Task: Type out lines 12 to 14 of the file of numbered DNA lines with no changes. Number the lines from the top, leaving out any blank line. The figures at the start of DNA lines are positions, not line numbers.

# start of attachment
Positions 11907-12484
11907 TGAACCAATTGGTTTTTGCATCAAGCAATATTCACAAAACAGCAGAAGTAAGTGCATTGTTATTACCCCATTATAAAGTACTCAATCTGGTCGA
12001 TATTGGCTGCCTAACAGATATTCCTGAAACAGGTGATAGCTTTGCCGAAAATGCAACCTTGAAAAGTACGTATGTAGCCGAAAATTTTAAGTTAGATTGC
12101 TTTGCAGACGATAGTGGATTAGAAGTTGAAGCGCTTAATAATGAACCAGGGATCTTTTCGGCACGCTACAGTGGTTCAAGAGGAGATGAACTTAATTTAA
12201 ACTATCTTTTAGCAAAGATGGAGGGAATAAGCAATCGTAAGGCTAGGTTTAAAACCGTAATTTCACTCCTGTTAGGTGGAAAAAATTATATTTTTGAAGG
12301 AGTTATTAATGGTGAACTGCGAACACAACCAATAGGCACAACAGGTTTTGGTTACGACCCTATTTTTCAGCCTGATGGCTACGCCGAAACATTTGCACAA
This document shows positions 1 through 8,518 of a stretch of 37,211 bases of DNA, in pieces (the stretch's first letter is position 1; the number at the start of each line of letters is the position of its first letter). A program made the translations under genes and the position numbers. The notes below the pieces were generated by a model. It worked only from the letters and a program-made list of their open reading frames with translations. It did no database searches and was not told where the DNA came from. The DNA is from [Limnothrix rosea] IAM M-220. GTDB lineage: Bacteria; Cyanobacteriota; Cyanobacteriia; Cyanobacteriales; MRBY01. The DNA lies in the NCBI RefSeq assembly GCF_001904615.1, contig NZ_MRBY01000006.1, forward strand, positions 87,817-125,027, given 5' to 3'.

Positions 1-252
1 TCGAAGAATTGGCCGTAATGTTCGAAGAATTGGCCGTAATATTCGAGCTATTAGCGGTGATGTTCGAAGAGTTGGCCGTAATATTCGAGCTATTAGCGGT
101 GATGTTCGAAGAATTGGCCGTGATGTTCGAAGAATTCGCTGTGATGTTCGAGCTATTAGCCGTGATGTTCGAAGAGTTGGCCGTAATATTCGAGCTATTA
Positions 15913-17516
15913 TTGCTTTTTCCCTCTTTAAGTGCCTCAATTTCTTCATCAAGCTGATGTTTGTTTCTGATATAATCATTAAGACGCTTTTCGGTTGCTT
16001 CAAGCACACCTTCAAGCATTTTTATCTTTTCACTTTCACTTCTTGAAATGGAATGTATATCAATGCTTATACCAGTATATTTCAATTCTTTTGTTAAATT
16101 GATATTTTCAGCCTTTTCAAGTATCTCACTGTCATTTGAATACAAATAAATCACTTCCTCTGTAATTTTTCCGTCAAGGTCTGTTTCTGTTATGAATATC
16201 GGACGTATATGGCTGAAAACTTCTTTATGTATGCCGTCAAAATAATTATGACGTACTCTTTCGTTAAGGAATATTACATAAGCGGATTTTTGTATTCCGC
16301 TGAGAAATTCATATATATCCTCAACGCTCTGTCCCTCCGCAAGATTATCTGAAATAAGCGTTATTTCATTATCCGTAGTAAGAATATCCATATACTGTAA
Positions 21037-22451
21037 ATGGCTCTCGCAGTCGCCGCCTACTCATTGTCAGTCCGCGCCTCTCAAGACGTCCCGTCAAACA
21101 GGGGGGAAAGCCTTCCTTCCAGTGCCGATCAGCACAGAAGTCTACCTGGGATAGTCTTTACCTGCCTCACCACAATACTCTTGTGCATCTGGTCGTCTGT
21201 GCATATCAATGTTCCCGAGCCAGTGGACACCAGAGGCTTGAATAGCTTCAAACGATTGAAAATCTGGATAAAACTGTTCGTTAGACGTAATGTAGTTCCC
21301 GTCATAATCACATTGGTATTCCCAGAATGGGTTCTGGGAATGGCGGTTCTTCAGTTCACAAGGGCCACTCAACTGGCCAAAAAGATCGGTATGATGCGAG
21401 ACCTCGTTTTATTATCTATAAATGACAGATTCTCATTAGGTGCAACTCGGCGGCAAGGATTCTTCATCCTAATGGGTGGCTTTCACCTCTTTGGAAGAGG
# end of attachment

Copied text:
15913 TTGCTTTTTCCCTCTTTAAGTGCCTCAATTTCTTCATCAAGCTGATGTTTGTTTCTGATATAATCATTAAGACGCTTTTCGGTTGCTT
16001 CAAGCACACCTTCAAGCATTTTTATCTTTTCACTTTCACTTCTTGAAATGGAATGTATATCAATGCTTATACCAGTATATTTCAATTCTTTTGTTAAATT
16101 GATATTTTCAGCCTTTTCAAGTATCTCACTGTCATTTGAATACAAATAAATCACTTCCTCTGTAATTTTTCCGTCAAGGTCTGTTTCTGTTATGAATATC